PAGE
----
Oh, thatís a question I really donít think I should answer. I should let other people answer that. There are one or two things that Iím known for. I do work on the causes and consequences of female-biased sex ratios in ladybirds and butterflies, and I think Iím well known for that. Iíve done quite a lot of work on industrial melanism in moths, particularly the Peppered Moth, and Iím very well known for that. And there are people who donít believe in evolution who seem to get very cross with me, and they say very nasty things about me on the worldwide web. I donít mind that because I know my science is good science, and just because I donít happen to be finding out things that they believe, thatís their problem, not mine. I think Iím also a little bit known for wanting to enthuse other people with insects, with entomology, and doing things like nationwide ladybird surveys. Weíre doing the Harlequin and the UK ladybird surveys at the moment. This is the second go Iíve had at doing things like this, because I ran another one from 1984 to 1994. And there are many professional entomologists that arenít still members of the AES, the Amateur Entomological Society. I donít know why. I started with the AES, and I still write for the bulletin and for the Bug Club magazine and so on, because I actually want to say that if youíre interested in bugs, if youíre interested in insects, you can make a living out of it. You know, you have to work hard, I wonít say itís not a lot of hard work, but actually Iíve had the most fabulous life because of insects, and I think other people should do that as well. So maybe Iím known for being very enthusiastic about insects.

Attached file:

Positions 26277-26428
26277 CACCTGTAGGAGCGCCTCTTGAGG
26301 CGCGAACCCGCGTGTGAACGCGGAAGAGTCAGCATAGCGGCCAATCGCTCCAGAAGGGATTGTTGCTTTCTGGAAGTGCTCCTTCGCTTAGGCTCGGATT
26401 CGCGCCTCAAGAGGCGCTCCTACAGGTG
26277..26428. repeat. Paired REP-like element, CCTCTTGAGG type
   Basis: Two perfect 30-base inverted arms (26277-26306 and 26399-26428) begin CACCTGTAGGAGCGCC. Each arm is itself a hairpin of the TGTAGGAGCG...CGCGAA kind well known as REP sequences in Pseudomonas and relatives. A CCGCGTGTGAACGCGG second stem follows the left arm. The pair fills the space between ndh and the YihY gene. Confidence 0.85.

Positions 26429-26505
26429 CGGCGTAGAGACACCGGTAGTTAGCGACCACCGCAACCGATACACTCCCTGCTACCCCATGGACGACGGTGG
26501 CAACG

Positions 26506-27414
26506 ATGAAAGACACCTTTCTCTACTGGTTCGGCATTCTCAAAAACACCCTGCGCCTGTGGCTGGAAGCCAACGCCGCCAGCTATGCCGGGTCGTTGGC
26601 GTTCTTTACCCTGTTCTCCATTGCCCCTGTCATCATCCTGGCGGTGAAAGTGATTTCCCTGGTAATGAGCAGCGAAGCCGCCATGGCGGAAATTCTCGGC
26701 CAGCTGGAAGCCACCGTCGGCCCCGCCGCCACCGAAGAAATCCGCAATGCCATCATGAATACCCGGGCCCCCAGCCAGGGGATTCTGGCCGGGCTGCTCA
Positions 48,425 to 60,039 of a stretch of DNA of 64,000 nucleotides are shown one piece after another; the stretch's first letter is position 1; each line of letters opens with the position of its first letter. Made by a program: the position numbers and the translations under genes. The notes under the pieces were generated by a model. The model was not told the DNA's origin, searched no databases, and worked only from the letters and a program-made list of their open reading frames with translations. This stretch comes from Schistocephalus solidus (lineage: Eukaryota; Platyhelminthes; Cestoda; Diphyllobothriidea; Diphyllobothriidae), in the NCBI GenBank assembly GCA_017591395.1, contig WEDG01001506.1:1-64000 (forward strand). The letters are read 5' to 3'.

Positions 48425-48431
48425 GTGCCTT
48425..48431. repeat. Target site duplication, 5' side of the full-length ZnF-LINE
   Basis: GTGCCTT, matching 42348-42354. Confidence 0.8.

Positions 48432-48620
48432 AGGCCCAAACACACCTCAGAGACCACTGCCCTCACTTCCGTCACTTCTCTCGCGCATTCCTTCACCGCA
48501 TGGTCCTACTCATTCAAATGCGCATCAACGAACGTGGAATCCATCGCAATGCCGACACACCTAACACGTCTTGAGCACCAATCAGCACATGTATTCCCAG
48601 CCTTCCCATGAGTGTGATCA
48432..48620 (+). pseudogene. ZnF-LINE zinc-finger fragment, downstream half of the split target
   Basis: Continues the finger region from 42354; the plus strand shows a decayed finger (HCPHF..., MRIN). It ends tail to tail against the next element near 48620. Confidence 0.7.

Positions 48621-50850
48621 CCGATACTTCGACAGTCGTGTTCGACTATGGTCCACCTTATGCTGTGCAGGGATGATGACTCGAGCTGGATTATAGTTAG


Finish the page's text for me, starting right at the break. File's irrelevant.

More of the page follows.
What is the important question I should have asked you?

 Oh, I donít know, Rachel. I think you have asked me lots of very, very important questions, and one or two that were curve balls, and Ö I donít know Ė whatís the most important question you could have asked me? You could have asked, ĎWhat is so special about the year when this article is likely to come out?í Ė which is probably, by the time youíve written it, itíll come out next year. So you could have asked, ĎWhat is so special about 2009?í Would you like to ask that? Because the answer is Ė next year itís 200 years since the birth of Charles Darwin, who gave us the theory of evolution, and itís 150 years since the publication of his great book, The Origin of Species. And I think next year the AES and all sorts of other people Ė the BBC, The Natural History Museum, Sir David Attenborough, and so on Ė theyíre all doing things focussing on Charles Darwin and the theory of evolution, and how important it is to our understanding of ourselves and the Earth that we live on. So thereís another question you might have asked.